Tuesday, 22 November 2011

Facebook and Schizophrenia

Hi Everybody

I was delighted to find on Facebook today that Rethink made a very perceptive and succinct post listing the five chief myths re schizophrenia.  I couldn't resist commenting, and linking to here, so I just thought I would say to anyone who has arrived from that source - go to the early posts if you want to find out about my story.  I have recently been considering trying to order the posts in some way, so that people could see at a glance what is relevant to what they want to know - assuming that any of it is. 

For now, all I can say is that when I started this blog, I wrote it anonymously to work through the issues I had dealing with a diagnosis of schizophrenia, and trying to keep it secret from anyone who knew me.  Two years later, I have come a long way, to the point that lots of the blog posts nowadays are not particularly about mental illness, although it is still a subject that interests me, and which will probably always have a bearing on my life.

So I am afraid that newcomers may have to trawl through a bit of a backlog - if you want to.  |Go back to the early posts.  Alternatively, look for my ebook on Amazon Kindle - 'Surviving Schizophrenia:  A Tale of Sound and Fury' by Louise Gillett.  You can download the first eight or so chapters to your computer, Kindle, or any reading device, free of charge, with no obligation to buy the rest of it.  It should make you smile (sounds strange for such a subject, but take a look!)

Louise x


  1. I love your courage. I too have "the diagnosis." Mine, like yours, could be in error. Those over-zealous docs and the ever-widening lasso of the evolving DSM-X.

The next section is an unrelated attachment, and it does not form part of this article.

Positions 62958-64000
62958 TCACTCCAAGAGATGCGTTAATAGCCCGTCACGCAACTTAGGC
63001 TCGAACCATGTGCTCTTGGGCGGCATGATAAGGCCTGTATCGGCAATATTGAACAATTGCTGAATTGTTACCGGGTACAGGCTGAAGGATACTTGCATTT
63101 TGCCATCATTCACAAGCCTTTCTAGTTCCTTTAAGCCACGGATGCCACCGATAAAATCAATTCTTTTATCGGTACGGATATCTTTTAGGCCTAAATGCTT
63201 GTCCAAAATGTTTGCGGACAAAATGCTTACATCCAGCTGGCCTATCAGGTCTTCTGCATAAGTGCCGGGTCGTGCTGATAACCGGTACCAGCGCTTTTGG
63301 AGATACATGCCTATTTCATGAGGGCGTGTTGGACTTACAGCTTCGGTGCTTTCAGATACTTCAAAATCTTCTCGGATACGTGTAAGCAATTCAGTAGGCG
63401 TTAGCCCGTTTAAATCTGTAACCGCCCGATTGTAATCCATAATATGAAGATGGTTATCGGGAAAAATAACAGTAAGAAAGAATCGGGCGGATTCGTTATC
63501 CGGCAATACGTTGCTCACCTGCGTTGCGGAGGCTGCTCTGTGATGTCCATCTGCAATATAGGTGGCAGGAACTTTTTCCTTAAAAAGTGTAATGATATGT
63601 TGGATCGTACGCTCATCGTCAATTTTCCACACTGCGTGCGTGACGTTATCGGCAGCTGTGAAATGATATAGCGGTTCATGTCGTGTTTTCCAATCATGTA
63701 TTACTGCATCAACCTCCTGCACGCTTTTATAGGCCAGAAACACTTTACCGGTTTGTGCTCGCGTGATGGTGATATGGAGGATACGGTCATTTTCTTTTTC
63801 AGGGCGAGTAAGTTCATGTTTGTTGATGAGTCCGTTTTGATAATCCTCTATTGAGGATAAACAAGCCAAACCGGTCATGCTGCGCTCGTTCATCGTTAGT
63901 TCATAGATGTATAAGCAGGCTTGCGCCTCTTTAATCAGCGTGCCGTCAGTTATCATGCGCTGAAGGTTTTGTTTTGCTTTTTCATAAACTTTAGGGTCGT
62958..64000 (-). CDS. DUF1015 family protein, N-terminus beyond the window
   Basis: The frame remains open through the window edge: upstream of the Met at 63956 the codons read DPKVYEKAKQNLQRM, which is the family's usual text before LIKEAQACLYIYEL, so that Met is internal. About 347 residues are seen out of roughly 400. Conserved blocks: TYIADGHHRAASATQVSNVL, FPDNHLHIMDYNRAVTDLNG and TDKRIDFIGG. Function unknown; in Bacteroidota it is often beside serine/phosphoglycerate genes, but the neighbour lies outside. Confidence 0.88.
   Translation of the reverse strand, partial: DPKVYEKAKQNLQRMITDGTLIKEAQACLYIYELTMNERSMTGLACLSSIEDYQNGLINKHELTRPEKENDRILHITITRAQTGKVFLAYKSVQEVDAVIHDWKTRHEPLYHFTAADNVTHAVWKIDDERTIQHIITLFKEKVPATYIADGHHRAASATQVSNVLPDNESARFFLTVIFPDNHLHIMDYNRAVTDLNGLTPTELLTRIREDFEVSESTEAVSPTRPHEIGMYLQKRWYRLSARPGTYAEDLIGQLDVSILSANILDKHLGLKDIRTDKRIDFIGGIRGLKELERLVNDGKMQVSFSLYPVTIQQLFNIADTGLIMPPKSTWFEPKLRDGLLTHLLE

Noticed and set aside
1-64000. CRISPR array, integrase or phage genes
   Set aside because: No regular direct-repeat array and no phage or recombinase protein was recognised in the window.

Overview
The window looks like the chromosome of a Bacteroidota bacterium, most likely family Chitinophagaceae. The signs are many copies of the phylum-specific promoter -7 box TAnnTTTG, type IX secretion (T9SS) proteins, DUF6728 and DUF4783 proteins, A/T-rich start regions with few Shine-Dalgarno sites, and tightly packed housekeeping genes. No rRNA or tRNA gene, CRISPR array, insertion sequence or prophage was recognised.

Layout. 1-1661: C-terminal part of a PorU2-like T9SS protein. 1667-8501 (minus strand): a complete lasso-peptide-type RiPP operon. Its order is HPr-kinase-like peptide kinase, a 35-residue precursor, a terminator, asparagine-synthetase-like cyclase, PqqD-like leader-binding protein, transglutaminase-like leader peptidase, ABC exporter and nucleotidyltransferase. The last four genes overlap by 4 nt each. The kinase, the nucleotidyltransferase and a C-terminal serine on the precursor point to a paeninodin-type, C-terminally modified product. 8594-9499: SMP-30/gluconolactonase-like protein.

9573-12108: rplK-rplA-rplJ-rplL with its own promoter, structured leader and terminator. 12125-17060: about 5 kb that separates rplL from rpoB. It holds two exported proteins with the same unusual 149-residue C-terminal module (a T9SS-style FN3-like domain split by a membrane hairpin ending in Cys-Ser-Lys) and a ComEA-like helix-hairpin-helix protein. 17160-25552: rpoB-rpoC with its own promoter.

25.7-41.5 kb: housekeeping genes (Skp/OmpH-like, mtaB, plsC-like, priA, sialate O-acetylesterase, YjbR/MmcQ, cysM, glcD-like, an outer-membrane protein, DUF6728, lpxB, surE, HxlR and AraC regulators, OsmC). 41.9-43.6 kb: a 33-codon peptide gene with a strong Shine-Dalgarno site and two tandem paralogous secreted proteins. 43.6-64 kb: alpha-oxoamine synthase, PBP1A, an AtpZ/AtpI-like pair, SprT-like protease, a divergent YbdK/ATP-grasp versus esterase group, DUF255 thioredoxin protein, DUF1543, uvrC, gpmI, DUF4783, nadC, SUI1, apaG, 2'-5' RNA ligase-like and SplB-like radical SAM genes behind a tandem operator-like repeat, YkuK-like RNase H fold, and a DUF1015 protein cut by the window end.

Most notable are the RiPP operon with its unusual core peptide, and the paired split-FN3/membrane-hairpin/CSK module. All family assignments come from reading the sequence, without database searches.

2. Thanks for that Smitty. I am not sure at times whether I am brave or just stupid!

    I don't know whether the diagnosis was wrong exactly - I was very, very unwell, I had 3 psychotic episodes and was sectioned three times. But I think the term 'schizophrenia' itself is wrong - it is far too damning. And obviously the psychiatrists were wrong to tell me I would never get better, etc.

    As far as I am concerned, I am better now, and the message I (and lots of other people) want to spread is that recovery from serious mental illness is possible. The diagnosis is not helpful to anyone who is trying to heal!

  3. It is interesting, that still I feel we are in a minority. And when I speak up about what the research is finding about mental illness, and how it is possible to recover and wean off meds, the ones who use meds get quite angry. Once I felt I had no hope and was all alone in my opinion. I had to fight hard, alone, within myself to believe in recovery. Now I speak up so others have hope and those that believe the medical model feel invalidated, threatened and think I am discounting them. Such a fine line we walk as more of us speak out! (I feel we are still in the minority, as many others who have recovered are happy to disappear into the fabric of our culture...)

  4. Hi Smitty. It is a difficult one, isn't it? I think people who have been on meds for a long time may be in a different position - it may be harder for them to stop taking the drugs without relapsing, because of changes to the brain chemistry. And there seem to be a lot of degrees of severity of mental illness. Can everyone recover without medication? I think so, I hope so, but I just don't know. I suppose at least now we have the internet, so hopefully people will become more aware of their options, and hopefully be able to draw on their inner strength to recover, when the time is right for them.